“Whose line is it,” asks Gibson as SA maintain de Kock’s innocence

South Africa


South Africa are maintaining Quinton de Kock’s innocence in the stairwell dispute, and hope to have him cleared of all charges at a hearing on Wednesday evening.

De Kock has been charged with a Level 1 offence following an incident that took place in the stairwell leading to the players’ changerooms on day four of the Durban Test.

CCTV footage showed David Warner being physically restrained and shouting at de Kock, who did not respond. Warner was charged with a Level 2 offence on Tuesday evening, and fined 75% of his match fee. Though he has accepted those sanctions, Australia claim Warner was responding to a jibe from de Kock, and they say it was “personal.”

South Africa, however, have denied de Kock provoked Warner in any way. “We are appealing Level 1 because we think Quinny didn’t do anything,” the head coach Ottis Gibson said. “Quinny wasn’t aggressive. You saw some footage, and the footage showed Quinny walking up the stairs and somebody else being restrained, and then Quinny gets a Level 1. That doesn’t seem fair.”

Gibson would not comment on whether de Kock was entirely silent, and neither would several team sources. In fact, South Africa captain Faf du Plessis suggested the opposite at the post-match press conference when he admitted that things had got personal “on both sides.” Both then and now, South Africa insist Warner was the instigator.

“Quinny would not have said anything had something not been said to him in the first place. But I wasn’t out there. Faf was there. Faf probably knows what was said,” Gibson said. “But there’s one guy walking up the stairs going back to his dressing room, there’s another guy having to be restrained. If I am walking, trying to get back to my dressing room and somebody is being restrained, how can you fine me for something?”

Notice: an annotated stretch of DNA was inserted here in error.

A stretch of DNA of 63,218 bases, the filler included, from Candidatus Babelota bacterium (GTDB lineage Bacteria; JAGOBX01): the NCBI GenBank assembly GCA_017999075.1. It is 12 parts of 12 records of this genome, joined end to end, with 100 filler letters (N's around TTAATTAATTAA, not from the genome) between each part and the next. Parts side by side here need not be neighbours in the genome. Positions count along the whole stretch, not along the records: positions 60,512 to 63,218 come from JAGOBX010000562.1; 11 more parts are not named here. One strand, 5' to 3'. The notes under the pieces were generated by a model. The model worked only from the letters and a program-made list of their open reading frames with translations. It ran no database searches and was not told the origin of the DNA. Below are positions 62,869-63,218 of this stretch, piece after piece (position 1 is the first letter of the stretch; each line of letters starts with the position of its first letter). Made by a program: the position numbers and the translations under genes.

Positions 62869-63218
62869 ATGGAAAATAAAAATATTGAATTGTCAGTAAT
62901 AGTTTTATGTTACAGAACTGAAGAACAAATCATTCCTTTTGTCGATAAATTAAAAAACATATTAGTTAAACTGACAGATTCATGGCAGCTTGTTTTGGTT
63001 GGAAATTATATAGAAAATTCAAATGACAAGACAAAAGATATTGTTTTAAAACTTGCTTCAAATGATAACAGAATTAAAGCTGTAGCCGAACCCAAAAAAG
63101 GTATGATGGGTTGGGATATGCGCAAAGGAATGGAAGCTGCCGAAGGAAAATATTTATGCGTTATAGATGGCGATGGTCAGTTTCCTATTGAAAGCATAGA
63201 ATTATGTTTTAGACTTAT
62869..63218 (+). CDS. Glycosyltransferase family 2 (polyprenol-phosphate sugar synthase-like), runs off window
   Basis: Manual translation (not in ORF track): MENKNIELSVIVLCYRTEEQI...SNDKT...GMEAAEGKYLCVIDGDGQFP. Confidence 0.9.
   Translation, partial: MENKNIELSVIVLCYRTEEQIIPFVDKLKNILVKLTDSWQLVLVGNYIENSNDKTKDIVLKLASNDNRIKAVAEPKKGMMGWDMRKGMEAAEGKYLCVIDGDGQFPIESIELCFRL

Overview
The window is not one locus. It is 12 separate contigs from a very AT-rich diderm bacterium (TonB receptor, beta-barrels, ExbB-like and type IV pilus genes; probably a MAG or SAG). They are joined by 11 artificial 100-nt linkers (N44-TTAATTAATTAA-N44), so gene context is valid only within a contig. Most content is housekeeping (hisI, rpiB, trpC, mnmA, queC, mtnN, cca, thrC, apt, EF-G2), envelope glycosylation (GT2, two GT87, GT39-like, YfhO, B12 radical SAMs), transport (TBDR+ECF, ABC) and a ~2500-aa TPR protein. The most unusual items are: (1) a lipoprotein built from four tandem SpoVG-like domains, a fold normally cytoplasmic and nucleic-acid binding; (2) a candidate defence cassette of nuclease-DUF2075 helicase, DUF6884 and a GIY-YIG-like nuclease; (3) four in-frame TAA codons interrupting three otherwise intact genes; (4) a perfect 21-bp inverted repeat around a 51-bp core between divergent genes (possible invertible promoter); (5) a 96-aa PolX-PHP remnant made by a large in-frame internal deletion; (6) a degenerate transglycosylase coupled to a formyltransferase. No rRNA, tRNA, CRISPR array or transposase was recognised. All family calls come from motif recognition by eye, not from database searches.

Asked if de Kock said anything about Warner’s wife, which is what Australia are alleging, Gibson chose to focus on the undefined line and called for clarity. “I wasn’t there. I can’t categorically speak for another person. There’s this thing and I have seen it recently now about the line. They are saying they didn’t cross the line, but where is the line, who sets the line, where did the line come from? When you are saying you didn’t cross the line but we didn’t cross the line, you went very close to the line whose line is it?”

More to follow…



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